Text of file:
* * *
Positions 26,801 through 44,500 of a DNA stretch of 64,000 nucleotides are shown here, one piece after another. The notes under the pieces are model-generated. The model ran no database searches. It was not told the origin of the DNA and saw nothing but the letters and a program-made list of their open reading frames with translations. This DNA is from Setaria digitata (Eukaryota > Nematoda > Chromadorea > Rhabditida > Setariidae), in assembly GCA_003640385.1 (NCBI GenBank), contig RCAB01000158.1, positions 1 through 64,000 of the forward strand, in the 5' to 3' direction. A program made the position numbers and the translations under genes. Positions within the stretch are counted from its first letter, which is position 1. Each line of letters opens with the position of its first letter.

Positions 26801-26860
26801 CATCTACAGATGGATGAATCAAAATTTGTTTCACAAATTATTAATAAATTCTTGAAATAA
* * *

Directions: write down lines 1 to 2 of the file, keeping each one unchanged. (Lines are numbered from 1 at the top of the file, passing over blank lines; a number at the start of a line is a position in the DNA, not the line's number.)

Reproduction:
Positions 26,801 through 44,500 of a DNA stretch of 64,000 nucleotides are shown here, one piece after another. The notes under the pieces are model-generated. The model ran no database searches. It was not told the origin of the DNA and saw nothing but the letters and a program-made list of their open reading frames with translations. This DNA is from Setaria digitata (Eukaryota > Nematoda > Chromadorea > Rhabditida > Setariidae), in assembly GCA_003640385.1 (NCBI GenBank), contig RCAB01000158.1, positions 1 through 64,000 of the forward strand, in the 5' to 3' direction. A program made the position numbers and the translations under genes. Positions within the stretch are counted from its first letter, which is position 1. Each line of letters opens with the position of its first letter.

Positions 26801-26860